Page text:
What You Need to Know About Contesting a Will
Whether you are the executor of an estate defending a will, or an heir contesting it, you need to know that contesting a will in the Sunshine state can be messy. Contesting a will essentially means that you want the court to void an existing will and throw it out of court as if it never existed.
Who Can Contest a Will?
Not everyone is able to contest a Florida will. You must be an heir that would benefit from the will if it were to be thrown out. If you are actually a potential heir and can contest the will, another thing to take into consideration is the reasons that are considered valid for contesting a will. Just because you think you are getting the short end of the stick in a will doesn’t mean you can contest the will. To be successful in court when contesting a will at least one of the following things must apply:
- Lack of Proper Formalities – In Florida you must follow certain statutory formalities when executing a will such as properly signing the document and having it witnessed by two disinterested parties. If these formalities do not take place, the will could be considered invalid.
- Lack of Capacity – If you are attempting to contest a will due to lack of capacity you will need to have some type of records, including medical records, to prove that your loved one wasn’t of sound mind when she or he executed their will. This could be difficult and often turns into an expensive and ugly battle between the opinions of different doctors. In addition, many Florida courts will recognize what is called a “moment of clarity” when it comes to executing a will which can make things even more complicated.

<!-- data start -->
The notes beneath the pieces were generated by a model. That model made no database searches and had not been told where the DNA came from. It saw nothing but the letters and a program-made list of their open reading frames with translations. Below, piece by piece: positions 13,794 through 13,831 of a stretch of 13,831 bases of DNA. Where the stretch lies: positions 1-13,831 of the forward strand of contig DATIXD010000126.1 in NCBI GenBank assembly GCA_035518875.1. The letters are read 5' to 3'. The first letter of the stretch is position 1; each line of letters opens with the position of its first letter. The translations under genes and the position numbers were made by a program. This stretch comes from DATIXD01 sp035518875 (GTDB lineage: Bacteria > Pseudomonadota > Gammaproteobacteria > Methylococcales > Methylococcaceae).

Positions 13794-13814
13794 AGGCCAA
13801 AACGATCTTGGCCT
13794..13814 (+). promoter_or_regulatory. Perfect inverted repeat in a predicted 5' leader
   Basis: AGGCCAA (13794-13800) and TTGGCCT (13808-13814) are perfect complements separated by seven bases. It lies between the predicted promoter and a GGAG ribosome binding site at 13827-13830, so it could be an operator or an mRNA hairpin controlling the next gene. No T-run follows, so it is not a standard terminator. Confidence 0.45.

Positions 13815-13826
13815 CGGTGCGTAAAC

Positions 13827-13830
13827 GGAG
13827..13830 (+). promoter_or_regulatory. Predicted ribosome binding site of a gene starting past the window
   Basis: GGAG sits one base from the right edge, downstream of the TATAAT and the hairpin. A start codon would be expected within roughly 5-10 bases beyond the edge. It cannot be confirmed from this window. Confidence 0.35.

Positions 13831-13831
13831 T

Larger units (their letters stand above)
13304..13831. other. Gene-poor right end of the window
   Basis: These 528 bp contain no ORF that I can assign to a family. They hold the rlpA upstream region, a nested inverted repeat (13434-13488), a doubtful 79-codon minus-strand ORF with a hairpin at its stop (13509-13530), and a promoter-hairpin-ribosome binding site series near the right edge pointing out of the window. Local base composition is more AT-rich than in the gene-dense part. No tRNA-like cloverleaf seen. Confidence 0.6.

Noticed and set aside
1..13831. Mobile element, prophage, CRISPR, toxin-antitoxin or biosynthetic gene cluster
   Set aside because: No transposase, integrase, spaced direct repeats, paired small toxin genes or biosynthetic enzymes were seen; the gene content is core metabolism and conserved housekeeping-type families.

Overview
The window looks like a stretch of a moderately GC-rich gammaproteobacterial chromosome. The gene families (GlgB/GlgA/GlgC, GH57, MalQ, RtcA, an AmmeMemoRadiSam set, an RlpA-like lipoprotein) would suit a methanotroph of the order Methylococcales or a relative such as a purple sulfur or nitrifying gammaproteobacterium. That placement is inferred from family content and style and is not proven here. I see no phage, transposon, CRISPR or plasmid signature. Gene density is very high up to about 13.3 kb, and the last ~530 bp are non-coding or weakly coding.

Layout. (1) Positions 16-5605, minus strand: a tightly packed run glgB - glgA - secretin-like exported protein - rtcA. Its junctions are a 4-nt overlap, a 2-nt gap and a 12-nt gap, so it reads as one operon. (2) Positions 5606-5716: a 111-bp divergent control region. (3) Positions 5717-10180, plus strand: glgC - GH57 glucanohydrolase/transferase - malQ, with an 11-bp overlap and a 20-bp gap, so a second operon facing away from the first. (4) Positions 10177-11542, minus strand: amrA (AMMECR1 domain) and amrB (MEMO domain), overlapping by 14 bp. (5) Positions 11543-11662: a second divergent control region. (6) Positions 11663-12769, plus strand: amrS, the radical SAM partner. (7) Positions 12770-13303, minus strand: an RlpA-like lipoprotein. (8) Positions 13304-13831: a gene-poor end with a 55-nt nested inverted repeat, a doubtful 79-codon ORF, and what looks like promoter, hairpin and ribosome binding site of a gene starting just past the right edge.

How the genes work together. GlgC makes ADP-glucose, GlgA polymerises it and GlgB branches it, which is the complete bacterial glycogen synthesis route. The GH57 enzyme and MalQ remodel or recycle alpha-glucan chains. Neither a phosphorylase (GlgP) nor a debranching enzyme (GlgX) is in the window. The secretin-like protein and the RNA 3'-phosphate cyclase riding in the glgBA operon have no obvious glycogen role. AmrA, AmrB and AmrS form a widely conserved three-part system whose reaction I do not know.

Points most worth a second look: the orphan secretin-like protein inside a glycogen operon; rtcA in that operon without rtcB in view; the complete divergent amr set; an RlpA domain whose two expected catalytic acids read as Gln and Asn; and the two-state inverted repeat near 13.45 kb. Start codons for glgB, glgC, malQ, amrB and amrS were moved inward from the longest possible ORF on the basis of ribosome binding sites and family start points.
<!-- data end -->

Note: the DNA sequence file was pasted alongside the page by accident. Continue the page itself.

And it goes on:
- Undue Influence – This is the hardest out of all of the reasons to prove. Undue influence will require proof that the person executing the will felt compelled to do so in a certain manner because they were in fear of suffering serious reprisals.
- Fraud – This take place when one heir of the will lead the person to modify or create a will based on fraudulent claims. For example, the deceitful heir lied to the decedent about another heir to get that person disinherited.
How to Contest a Will
An administrator or personal representative is typically required to notify all heirs, possibly including any that have been disinherited or excluded) that they are initiating probate. This is the time that a will must be contested. You will need to file documentation in court and make an appearance explaining your objections to the will.
Contact an Experienced Estate Planning Attorney Today
Contesting a will is a long, unpredictable, and expensive process and can take years to settle a claim. If you are an executor defending a will or a potential heir contesting a will, you likely need the assistance of an experienced Tampa estate planning attorney. David Toback, Attorney at Law, has years of experience helping his clients navigate the complex legal system when it comes to dealing with estate planning and probate. Contact our office today to schedule a consultation.